During this past year of fear and uncertainty, many of us have struggled to stay grounded. We long for spiritual practices that will help us hold onto the truth of God’s loving presence in the midst of a sometimes painful reality. Even now, as many of us are, with the help of the vaccine, beginning to re-emerge into spaces with other people, there are days when we are swept away into insecurity. The verdict in the Derek Chauvin trial was a small ray of hope for change. And, then there were the deaths of Ma’Khia Bryant, Daunte Wright, Adam Toledo, and Andrew Brown, Jr. (How many more names will join this list before you read this article?) Will the litany of names cause us to turn inward in despair? Will the headlines about COVID-19 statistics cause us to become numb?
As we search for spiritual practices that help us find life in these difficult times, we turn to the practice of acceptance.
1. The quality or state of being accepted or acceptable.
2. The act of accepting something or someone.
This first definition of acceptance (“the quality of being accepted”) invites us to remember our belovedness. God does not just accept us. God adores each of us, no matter who we are or what we have done.
As we face the fears and uncertainties of the ongoing pandemics of COVID-19 and racism, we struggle to stay grounded. And, then, the Holy One whispers to us, “You are my beloved. You are not alone. I loved you before you were even imagined. No matter what you are facing, I will stand beside you. Even if you don’t feel me, I am there with you.”
Reflect: How are you at accepting your belovedness from the Holy One? Make an intention to listen for and accept that belovedness today.
This definition of acceptance also invites us to remember the belovedness of those around us. All of us, everywhere, were created by the Holy One and called “Beloved.” We are called to accept one another – the strangers and enemies as well as our friends and loved ones.
Reflect: What is it like to think about the belovedness of someone with whom you are angry? Of someone very different from you? Of someone you see as an enemy? Make an intention to try to see and accept the belovedness of other people today.
This second definition of acceptance (“the act of accepting something or someone”) can sound like passivity, like giving up. You may think of acceptance as the last option you have when you’ve tried everything else. But this kind of acceptance, fueled by deep attentiveness and discernment, calls us to take action.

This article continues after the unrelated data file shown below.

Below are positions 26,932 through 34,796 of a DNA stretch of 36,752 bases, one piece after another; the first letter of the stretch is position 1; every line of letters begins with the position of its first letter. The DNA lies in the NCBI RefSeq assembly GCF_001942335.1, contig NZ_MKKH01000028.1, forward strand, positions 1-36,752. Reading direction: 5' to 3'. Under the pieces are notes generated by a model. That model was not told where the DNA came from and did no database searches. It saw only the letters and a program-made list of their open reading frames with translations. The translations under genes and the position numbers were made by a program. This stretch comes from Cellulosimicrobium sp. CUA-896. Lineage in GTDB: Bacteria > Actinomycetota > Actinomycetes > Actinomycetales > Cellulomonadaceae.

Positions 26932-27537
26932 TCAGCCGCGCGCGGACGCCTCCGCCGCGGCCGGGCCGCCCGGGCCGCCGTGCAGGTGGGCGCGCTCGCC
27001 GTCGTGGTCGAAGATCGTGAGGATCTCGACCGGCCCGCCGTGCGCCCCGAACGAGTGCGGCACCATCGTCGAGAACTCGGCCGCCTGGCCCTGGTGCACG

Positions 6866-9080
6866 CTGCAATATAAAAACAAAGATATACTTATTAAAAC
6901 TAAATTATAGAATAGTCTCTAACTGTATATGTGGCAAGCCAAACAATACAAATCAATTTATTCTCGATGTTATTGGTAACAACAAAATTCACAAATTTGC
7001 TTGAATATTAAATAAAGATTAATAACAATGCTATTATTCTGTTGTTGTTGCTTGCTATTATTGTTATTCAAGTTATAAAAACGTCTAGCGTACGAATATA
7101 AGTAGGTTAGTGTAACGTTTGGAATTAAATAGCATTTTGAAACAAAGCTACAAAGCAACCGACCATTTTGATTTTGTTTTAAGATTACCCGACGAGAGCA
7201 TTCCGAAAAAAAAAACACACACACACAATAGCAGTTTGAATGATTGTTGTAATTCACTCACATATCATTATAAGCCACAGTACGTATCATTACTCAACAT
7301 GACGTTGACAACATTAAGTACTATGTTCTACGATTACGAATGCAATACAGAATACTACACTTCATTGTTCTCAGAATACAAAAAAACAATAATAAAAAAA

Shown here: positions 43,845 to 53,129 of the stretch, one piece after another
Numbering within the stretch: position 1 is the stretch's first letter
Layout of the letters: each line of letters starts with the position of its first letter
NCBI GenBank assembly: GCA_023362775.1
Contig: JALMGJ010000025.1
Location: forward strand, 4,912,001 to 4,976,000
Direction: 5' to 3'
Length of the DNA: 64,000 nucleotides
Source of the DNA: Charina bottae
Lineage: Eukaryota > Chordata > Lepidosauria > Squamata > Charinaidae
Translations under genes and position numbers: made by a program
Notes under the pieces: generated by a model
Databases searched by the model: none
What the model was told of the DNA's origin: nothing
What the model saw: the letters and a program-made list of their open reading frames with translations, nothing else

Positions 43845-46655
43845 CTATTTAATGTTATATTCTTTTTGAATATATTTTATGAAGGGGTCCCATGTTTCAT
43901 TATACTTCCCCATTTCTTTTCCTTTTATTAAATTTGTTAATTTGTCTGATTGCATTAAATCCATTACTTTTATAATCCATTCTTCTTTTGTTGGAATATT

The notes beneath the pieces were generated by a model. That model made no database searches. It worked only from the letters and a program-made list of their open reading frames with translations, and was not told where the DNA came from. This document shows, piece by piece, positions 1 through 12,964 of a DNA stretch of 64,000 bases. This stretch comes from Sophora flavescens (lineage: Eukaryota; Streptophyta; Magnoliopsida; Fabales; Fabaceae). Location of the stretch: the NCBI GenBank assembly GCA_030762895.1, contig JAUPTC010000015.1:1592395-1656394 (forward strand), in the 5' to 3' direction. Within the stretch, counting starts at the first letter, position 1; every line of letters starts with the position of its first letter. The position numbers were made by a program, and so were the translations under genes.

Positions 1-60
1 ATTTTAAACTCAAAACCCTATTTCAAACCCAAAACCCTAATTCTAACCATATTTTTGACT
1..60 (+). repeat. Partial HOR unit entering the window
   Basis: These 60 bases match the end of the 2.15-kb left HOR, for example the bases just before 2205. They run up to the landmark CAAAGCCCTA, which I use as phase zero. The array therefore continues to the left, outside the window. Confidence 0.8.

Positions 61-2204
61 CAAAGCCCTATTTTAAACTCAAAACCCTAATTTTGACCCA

Accepting God’s Call
We often see this acceptance in those who say yes to God’s call. Queen Esther models such acceptance as she comes forward to save the lives of the Jewish people in her husband’s kingdom. “Perhaps you have come to royal dignity for just such a time as this” (Esther 4:14, NRSV).
Mary, the mother of Jesus welcomed God’s calling on her life. Her acceptance came forth in her song, The Magnificat: “My soul magnifies the Lord, and my spirit rejoices in God my Savior, for he has looked with favor on the lowliness of his servant” (see Luke 1:46-55, NRSV).
Reflect: How have you accepted God’s call in your life? Is God inviting you to say yes to a calling today?
Discerning the Way Forward
Our siblings in 12-Step Spirituality teach us the practice of acceptance as a way to find peace in the midst of the challenges we face. They pray The Serenity Prayer: “God, Grant me the serenity to accept the things I cannot change, the courage to change the things I can, and the wisdom to know the difference.”
When we are in a difficult place, we can pray through these steps to find serenity in our situation. Is there any action we can take to make a difference in this situation? If so, we need courage to take that action. If there’s nothing we can do to change this situation, we need help to accept things the way that they are. And we pray for the wisdom to discern whether we are called to action or to acceptance.
Jesus modeled this sort of radical acceptance in the Garden of Gethsemane on the eve of his crucifixion. “My Father,” Jesus prayed, “If it’s possible, take this cup of suffering away from me. However—not what I want but what you want” (Matthew 26:39, CEB).
Reflect: What is troubling you today? Pray The Serenity Prayer with regard to this situation. Are you needing action or acceptance?
Esther, Mary, Jesus... they all found themselves in a world turned upside down, faced with a decision to deny their place in God's story or to accept it along with the strength God would provide. Let us draw strength from these ancestors of our faith, looking clear-eyed at the crisis before us and accepting our call to remain attentive, and discern together as the beloved of God.
Beth A. Richardson serves as the director of prayer and worship life and Dean of The Upper Room Chapel. Her latest release from Upper Room Books is Walking in the Wilderness: Seeking God During Lent.
I could not have found The Upper Room Moments of Prayer (on Facebook Live) sooner. For it is during these moments of centering spiritual practices, meditating on the words of scripture, praying with and for the world, that I find moments of transcendence, hear whispers of peace and hope, see glimpses of truth and justice, behold visions of love and beauty amid all the stark realities that are around me.”